Every year, tens of thousands of people descend on Indianapolis for the best four days in gaming, Gen Con. It’s a time for old friends to get together and game, companies to show off their latest titles, and the hobby as a whole gets a chance to see what games will shape the coming year. Gen Con 2018 was a ton of fun, even if it wasn’t without controversy. Hopefully, what will be remembered will be the games themselves. Speaking of which, here are three that stood out over the past weekend.
This was a bit of a surprise, as there hasn’t been too much buzz about this new roll n’ write game. None the less the simple rules and lovely presentation made it a hot item on the Gen Con floor. Railroad Ink comes in two editions, the Deep Blue and the Blazing Red. Players roll dice and use the results to create a transportation empire, connecting cities with roads and railways, and earning points for their longest routes and having built in the middle of the board. However, each edition also introduces two mini-expansions. In the Deep Blue edition, you can add Lakes or Rivers dice and in the Blazing Red, you can add Meteors or Volcanoes. The expansions come in the form of two extra dice you’ll roll with the standard four, but they all have a big impact on the gameplay. Deep Blue tends to have more of a puzzle feel to it, where Blazing Red is all about chaos and making the best of unpredictable circumstances. There has been no shortage of roll n’ writes that have come out over the last little while, but there are a few things I really like about Railroad Ink. The inclusion of the expansions is a great way to keep gameplay fresh, the illustrations are whimsical and engaging, but one of my favourite elements is the dry erase boards. They double as screens and cheat sheets, and it means you won’t be going through a bunch of paper or having to laminate on your own. On their own, you can play up to six players, or combine both editions to play up to 12. Definitely a great bargain for $20 a pop. Look for Railroad Ink later this year.
It can get boring to constantly play as the good guys. Sometimes you just want to embrace your evil side. Villainous allows you to do just that. Players choose a classic Disney villain to control, each with unique objectives they’re trying to accomplish. Picking from such baddies as Jafar, Ursula, Prince John, Captain Hook, Maleficent, and more, you’ll control your own Realm, moving your Villain marker around to different locations to perform actions. You can spend turns gaining Power, playing Villain cards, targeting opponents with Fate cards, moving items, heroes, or allies around, defeating heroes, or discarding cards. This game is going to be high on the nostalgia factor for people who grew up on Disney movies like myself. The art will bring on all the feels, and it’s great to play on the other side of the coin. Completing the effect are the super cool Villain markers. This is definitely a game that those young at heart will love.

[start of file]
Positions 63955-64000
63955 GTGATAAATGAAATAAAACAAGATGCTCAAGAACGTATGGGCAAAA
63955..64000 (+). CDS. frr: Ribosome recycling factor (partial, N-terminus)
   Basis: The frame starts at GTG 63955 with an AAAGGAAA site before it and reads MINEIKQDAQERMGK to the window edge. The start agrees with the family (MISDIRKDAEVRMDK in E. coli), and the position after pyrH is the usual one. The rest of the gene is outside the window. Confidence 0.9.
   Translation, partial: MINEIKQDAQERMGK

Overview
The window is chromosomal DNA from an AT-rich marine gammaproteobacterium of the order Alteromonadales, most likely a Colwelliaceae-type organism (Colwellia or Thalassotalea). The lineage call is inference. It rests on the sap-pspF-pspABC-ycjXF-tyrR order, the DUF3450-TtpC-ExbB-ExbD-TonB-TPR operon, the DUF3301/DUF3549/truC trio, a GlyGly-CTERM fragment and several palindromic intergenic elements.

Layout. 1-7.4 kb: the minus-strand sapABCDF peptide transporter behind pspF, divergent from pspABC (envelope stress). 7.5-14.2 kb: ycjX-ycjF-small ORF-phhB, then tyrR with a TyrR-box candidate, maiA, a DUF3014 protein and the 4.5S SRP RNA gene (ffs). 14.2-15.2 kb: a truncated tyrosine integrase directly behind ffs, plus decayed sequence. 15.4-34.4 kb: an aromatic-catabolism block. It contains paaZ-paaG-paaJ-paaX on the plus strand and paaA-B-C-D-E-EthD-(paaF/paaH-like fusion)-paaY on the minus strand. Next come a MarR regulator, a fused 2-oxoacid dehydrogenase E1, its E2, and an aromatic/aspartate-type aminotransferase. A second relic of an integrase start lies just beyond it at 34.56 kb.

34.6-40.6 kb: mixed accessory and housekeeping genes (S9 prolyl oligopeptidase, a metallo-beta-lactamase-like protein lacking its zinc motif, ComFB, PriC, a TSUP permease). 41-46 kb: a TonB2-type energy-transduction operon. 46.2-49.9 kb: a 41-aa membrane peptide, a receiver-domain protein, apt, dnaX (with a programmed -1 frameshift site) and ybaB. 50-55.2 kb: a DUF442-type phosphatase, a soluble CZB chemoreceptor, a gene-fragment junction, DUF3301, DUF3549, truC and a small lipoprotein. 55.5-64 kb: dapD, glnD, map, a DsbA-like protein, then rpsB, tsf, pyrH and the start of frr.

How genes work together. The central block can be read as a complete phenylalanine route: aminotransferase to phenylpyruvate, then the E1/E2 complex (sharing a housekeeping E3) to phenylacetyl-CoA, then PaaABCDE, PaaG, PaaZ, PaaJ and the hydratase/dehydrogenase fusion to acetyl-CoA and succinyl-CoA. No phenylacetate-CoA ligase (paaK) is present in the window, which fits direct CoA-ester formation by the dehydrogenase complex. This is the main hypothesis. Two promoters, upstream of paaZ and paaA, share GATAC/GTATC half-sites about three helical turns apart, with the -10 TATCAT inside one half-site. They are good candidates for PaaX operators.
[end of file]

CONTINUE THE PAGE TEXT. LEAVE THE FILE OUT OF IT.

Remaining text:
The third game is probably the most unique of all of the ones I’m mentioning today. Keyforge is a bit of an experiment of a card game by Fantasy Flight. However, with the brilliant designer of Magic: The Gathering and Netrunner, Richard Garfield, behind it, seems like a risk worth taking. The hook in Keyforge, is that the game is made up of pre-assembled decks, and no two are the same, like anywhere. Each pack of 37 cards is 100% unique, which is an incredible undertaking. The idea behind Keyforge is that players are leading their Archons in an effort to collect Aember and forge keys to enter a Crucible’s secret vaults. The decks each contain three of seven houses in the game, and on a turn a player has to decide which house will be active for that turn, allowing them to play, use, or discard cards from their hand of that house. Cards are either Actions, Creatures, Artifacts, or Upgrades, some have special abilities, or will earn a player Aember when played. Of course, players are able to launch attacks at one another with their Creatures earning rewards for their efforts. The ultimate goal is for players to forge keys, with a player needing three forged to claim victory. This is the first Unique Deck Game (UDG) ever created (at least as far as I know) and it will be interesting to see how it’s received. The idea is that there should be synergies and strategies for any combination of the 350 plus cards that are available at launch. The fun will be in buying a random deck and finding how to make them work together. Will there be balance issues? Will consumers want to take the risk? Hard to say, but it’s a lot of fun to try and make your deck deadly against an opponent. Time will tell about the rest.
This is of course not an exhaustive list of Gen Con games. There are far too many to cover in one article. We’ll go further into depth with each of these titles and more in the coming weeks.